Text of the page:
Confession: my least favourite part of blogging is writing these introductions.
Writing an introduction is easy if you’re writing about one event (New post: My trip to the moon) or multiple events with one running thread (New post: My top five podcasts to listen on the way to the moon) but sometimes there’s just no way to fake any narrative coherence. And that’s OK. Sometimes, you just have to learn to give up and lean into subheadings.
Celebrating 32 Years on Earth
It was my birthday last weekend! To celebrate, Randi added a slightly menacing block into my calendar (“This day is not in your control”) and then squirreled us away to Seaford on Friday night so that we could have dinner at The Grumpy Chef. We love The Grumpy Chef, last seen in November during our US election day/pre-lockdown dash to the coast, and it seems to be doing well enough to have expanded into The Grumpy Fish over the road.
The next morning we had a choice between repeating our Seven Sisters walk to Eastbourne or trying something new in the other direction. Happily we picked the second option, because even though we didn’t make it all the way to Brighton on foot (cutting it short after about three hours with the help of the impressive frequent coastal bus) it led us to make a serendipitous discovery buried deep in The Lanes which I will keep secret until later in the summer.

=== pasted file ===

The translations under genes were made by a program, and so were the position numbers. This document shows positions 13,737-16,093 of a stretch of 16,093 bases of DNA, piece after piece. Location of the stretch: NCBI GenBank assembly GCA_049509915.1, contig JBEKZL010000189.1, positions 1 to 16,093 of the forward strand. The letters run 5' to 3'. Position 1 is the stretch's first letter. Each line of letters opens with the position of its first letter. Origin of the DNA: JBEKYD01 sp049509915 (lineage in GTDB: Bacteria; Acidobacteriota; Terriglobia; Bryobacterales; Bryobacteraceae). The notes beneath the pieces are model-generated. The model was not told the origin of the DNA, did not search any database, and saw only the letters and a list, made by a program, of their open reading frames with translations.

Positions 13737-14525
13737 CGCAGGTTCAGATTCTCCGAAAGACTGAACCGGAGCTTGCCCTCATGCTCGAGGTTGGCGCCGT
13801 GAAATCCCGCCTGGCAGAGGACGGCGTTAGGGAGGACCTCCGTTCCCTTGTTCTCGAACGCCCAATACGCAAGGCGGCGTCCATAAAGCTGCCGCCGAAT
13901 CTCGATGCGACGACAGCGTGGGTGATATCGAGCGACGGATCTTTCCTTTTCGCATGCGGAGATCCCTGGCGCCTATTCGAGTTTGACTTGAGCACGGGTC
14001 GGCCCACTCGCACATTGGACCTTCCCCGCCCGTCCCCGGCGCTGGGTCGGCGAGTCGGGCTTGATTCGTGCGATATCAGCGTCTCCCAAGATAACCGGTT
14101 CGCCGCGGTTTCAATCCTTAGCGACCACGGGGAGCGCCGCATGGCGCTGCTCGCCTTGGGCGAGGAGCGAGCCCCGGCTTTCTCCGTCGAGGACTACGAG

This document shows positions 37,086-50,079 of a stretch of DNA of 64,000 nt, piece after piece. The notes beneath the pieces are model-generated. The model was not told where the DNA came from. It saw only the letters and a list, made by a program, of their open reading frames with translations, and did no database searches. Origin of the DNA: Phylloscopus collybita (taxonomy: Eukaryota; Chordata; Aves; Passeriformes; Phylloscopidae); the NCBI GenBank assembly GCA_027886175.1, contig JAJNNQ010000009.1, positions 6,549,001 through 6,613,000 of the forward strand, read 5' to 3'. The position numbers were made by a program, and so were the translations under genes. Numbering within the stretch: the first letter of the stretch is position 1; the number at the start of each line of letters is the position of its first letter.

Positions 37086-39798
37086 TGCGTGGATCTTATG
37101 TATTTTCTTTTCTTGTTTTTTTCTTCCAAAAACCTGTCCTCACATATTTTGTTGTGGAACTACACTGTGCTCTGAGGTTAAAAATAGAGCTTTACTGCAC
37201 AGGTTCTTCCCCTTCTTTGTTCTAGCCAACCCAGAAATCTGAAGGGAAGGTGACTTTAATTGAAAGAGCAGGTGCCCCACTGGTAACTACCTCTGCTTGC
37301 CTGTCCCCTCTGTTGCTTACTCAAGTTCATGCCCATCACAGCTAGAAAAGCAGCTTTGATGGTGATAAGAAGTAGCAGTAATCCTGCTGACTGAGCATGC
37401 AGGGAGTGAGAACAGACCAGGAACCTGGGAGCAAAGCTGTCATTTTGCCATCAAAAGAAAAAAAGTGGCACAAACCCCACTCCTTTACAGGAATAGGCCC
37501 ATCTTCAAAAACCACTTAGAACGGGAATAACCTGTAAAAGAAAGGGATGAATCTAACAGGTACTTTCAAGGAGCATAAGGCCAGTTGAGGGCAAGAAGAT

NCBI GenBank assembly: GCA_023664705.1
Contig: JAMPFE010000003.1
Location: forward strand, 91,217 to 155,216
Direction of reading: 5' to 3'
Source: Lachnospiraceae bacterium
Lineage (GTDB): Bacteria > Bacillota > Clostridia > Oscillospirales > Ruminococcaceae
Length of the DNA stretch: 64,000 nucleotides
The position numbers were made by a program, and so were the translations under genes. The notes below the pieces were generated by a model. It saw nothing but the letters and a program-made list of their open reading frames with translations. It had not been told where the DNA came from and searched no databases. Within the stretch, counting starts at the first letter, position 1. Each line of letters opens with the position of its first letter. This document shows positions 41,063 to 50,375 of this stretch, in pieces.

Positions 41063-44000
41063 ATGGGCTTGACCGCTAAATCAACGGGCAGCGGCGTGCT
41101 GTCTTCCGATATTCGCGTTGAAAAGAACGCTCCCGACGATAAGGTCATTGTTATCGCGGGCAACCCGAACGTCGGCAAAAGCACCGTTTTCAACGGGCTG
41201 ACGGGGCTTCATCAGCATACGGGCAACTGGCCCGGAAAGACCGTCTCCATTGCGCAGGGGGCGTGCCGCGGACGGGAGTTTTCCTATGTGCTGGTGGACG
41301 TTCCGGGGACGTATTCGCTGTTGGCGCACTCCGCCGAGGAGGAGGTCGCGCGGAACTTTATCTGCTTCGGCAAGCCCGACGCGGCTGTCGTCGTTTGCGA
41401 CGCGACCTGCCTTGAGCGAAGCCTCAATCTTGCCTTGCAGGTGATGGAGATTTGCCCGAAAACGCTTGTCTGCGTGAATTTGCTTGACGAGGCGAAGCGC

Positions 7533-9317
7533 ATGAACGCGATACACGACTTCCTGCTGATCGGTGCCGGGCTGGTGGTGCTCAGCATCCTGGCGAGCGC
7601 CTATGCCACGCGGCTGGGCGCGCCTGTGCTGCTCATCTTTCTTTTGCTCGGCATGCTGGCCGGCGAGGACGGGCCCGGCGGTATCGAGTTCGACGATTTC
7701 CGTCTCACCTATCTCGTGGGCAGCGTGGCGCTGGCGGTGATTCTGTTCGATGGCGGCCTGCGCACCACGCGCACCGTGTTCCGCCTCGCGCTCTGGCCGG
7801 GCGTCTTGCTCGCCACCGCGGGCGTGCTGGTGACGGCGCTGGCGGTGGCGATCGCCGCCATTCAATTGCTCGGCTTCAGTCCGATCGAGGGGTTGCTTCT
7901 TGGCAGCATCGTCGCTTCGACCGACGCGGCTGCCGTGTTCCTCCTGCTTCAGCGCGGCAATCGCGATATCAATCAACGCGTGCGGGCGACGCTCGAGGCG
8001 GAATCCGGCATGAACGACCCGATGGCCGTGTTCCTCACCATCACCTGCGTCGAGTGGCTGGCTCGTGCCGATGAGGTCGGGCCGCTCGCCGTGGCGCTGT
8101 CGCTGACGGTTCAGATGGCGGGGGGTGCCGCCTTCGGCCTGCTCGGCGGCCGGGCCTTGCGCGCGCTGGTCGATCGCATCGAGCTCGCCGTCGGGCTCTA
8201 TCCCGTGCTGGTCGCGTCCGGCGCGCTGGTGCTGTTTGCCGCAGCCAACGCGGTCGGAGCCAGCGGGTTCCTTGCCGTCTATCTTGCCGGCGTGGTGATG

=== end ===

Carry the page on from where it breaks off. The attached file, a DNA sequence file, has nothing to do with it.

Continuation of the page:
I also can’t leave Seaford without mentioning that also managed to have breakfast in 1945. “We’ve just won the war!” enthused the proprietor – who seemed genuinely pleased – as Randi and I tucked into our food and enjoyed the background hum of all your favourite wartime melodies. My favourite moment was when the guy at the counter ignored the anachronistic “NO CARDS, CASH ONLY” sign and pulled out a hidden contactless machine from under the till for us to pay. “Don’t worry, I’m happy to take cards. The owner’s just a bit stuck in the twentieth century” he said, before looking around and laughing as he realised this explanation was probably unnecessary.